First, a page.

Beyond that, there’s an innate understanding that anyone who wasn’t there — be they a filmmaker or a movie critic or an audience member or a bloviator on the right or the left — can never comprehend the experience, and that those who were there share an unbreakable, inexpressible bond. Investors who eventually extended a $2.6 million note to Craft include former Dallas Cowboys great Roger Staubach, golf sportscaster David Feherty and the son of ex-Texas Rangers owner Tom Hicks. Which hasn’t stopped us from using “American Sniper” as a hankie to weep uncomplicatedly in or a stick with which to bludgeon others, both responses at the expense of the mixed messages its maker intuitively and (I believe) consciously put there. By the time that some investors suggested taking over in 2014, Craft executives already were challenging Ms Kyle’s inherited ownership, arguing that Mr.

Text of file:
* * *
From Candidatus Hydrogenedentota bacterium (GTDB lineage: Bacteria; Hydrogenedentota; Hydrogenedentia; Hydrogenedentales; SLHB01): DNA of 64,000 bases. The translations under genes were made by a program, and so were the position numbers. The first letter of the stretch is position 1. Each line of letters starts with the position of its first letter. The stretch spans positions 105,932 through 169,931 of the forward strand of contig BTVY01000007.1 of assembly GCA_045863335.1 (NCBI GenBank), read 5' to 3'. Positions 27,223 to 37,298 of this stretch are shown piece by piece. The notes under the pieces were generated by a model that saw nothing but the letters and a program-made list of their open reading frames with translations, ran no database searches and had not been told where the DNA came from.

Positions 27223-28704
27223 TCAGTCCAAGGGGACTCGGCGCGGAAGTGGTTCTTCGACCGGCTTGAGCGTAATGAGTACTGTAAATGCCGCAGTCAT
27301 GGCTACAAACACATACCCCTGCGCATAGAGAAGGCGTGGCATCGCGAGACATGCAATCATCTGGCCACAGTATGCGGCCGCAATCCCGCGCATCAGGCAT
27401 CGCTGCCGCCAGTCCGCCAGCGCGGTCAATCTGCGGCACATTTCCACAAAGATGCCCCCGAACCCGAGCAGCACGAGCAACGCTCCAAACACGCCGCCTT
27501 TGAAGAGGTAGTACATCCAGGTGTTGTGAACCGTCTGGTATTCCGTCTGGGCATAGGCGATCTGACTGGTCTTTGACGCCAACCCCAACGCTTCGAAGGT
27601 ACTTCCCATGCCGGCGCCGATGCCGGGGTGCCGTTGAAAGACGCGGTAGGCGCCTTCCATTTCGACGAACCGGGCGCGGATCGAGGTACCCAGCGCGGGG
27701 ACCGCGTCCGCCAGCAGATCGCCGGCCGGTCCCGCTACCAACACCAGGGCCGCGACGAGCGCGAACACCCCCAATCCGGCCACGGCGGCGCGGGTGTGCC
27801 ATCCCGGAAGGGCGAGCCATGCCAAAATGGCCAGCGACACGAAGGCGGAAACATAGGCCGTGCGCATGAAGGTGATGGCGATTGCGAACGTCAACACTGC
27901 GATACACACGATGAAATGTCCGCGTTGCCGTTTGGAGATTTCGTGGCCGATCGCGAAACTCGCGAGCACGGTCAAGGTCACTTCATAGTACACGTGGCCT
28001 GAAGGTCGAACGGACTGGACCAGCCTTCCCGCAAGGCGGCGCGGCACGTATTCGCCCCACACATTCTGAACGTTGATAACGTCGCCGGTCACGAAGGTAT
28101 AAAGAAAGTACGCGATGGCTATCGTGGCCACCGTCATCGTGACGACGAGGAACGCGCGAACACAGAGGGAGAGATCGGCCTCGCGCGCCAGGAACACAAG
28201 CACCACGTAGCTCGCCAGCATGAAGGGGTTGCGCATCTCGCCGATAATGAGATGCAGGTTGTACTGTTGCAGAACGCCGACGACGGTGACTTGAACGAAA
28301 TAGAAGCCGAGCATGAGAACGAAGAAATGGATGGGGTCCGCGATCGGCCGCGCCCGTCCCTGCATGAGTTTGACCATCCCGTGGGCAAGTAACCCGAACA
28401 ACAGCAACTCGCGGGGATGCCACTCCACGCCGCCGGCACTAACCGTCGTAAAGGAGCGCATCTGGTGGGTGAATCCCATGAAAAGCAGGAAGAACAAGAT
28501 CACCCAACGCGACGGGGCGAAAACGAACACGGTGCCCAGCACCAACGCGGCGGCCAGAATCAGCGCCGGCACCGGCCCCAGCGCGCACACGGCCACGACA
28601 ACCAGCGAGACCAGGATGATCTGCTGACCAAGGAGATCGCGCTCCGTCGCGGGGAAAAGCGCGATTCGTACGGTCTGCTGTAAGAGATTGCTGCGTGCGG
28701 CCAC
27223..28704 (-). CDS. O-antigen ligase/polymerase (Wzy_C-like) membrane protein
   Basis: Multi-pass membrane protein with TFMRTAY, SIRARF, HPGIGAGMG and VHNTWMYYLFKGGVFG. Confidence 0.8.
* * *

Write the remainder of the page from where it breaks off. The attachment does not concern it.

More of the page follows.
So many audiences are coming to this movie to have their beliefs mirrored and reconfirmed, holding on to the parts that jibe with what they want to see and tossing out the rest. In earlier court papers, Craft officials said that “Taya is unilaterally attempting to usurp control of [Craft] and its assets, capitalising and cashing in on the notoriety of being the widow of a renowned military hero.” In August, Ms Kyle sued Craft for using her dead husband’s name and image — which she said belongs to her and her two children — to sell merchandise.